The Scientist

» extremophiles and developmental biology

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image: Branching Out

Branching Out

By | April 1, 2013

Satellites of the Golgi apparatus generate the microtubules used to grow outer dendrite branches in Drosophila neurons.

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image: Pluripotent Until Needed

Pluripotent Until Needed

By | April 1, 2013

Microarrays help keep induced pluripotent stem cell lines in check, from start to finish.

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image: Smurf-y Old Age

Smurf-y Old Age

By | April 1, 2013

Flies turning blue help researchers link the deterioration of the intestinal barrier to age-related death.

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image: Life Below the Seabed

Life Below the Seabed

By | March 14, 2013

Rock samples from deep within the Earth’s oceanic crust contain chemosynthetic microbial life.

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image: Algae Get Help to Go to Extremes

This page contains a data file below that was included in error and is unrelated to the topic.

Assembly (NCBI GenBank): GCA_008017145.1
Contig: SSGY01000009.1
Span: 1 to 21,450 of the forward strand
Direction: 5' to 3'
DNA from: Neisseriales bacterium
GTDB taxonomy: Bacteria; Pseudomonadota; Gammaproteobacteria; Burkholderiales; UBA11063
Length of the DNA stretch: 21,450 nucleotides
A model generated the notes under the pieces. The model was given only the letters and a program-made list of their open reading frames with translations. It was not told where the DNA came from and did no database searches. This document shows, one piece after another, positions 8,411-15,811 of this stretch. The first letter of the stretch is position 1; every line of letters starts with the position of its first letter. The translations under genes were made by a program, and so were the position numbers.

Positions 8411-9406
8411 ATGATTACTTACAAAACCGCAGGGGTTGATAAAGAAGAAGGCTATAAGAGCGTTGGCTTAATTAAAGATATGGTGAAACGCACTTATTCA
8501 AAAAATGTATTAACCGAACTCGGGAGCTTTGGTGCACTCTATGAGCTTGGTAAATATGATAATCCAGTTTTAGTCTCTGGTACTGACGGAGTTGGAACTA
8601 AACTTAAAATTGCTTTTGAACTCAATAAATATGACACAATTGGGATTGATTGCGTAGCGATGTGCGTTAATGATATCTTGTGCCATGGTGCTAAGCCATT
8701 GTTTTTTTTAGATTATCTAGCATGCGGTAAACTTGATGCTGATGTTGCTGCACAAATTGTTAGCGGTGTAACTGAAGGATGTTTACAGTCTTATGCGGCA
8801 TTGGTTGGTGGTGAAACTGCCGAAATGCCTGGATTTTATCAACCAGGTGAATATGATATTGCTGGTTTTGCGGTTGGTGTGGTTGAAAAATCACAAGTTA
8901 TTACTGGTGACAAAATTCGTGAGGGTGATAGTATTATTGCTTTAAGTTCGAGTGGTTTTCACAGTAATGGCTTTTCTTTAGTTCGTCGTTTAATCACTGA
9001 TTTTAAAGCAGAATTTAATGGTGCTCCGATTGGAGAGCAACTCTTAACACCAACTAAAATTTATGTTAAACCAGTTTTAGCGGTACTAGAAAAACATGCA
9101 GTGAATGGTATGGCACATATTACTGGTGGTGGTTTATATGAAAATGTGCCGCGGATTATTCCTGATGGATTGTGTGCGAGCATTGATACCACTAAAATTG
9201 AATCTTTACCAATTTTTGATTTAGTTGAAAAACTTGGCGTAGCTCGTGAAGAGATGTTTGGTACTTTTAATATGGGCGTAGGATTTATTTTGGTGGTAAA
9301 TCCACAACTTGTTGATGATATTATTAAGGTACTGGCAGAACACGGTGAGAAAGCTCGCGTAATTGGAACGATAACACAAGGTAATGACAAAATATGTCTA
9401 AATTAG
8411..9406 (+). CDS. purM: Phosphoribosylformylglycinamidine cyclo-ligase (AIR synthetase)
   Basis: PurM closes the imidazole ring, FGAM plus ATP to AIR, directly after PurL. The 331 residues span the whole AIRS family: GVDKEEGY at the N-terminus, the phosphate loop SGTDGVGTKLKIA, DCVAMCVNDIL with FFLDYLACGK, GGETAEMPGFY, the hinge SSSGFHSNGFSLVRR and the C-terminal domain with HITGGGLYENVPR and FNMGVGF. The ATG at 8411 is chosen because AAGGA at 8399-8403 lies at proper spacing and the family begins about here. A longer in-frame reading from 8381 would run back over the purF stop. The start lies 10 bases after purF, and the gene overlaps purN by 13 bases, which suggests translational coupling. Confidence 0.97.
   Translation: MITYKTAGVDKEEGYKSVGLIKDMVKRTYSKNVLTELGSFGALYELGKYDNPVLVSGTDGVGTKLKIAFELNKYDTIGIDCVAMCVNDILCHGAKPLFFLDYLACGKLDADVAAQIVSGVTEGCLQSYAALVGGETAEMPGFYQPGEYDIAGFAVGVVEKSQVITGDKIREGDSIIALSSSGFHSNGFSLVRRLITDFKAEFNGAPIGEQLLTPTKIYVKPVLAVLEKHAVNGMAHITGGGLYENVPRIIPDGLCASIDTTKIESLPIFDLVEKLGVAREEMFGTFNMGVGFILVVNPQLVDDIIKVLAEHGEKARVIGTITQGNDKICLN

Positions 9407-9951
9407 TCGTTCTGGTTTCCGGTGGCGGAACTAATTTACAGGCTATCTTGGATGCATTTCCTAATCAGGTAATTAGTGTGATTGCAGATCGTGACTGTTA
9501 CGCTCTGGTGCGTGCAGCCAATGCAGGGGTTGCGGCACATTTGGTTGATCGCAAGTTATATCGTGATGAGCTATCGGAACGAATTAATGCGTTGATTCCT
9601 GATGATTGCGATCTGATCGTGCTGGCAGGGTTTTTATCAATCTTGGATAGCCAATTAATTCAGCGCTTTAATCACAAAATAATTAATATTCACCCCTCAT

Algae Get Help to Go to Extremes

By | March 7, 2013

A red alga appears to have adapted to extremely hot, acidic environments by collecting genes from bacteria and archaea.

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image: All In Proportion

All In Proportion

By | March 2, 2013

Drosophila insulin-like peptides (dILPs) regulate part of the signaling pathway that helps keep organs growing in proportion during development.

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image: Contributors

Contributors

By | March 1, 2013

Meet some of the people featured in the March 2013 issue of The Scientist.

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image: Instant Messaging

Instant Messaging

By | March 1, 2013

During development, communication between organs determines their relative final size.

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image: Ice Lake Home to Life

Ice Lake Home to Life

By | February 8, 2013

Researchers have found evidence of microbial life in samples taken from a lake hidden beneath 800 meters of Antarctic ice, but it’s not yet clear how the bacteria survive.

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image: Fellow Travelers

Fellow Travelers

By | February 1, 2013

Collective cell migration relies on a directional signal that comes from the moving cluster, rather than from external cues.

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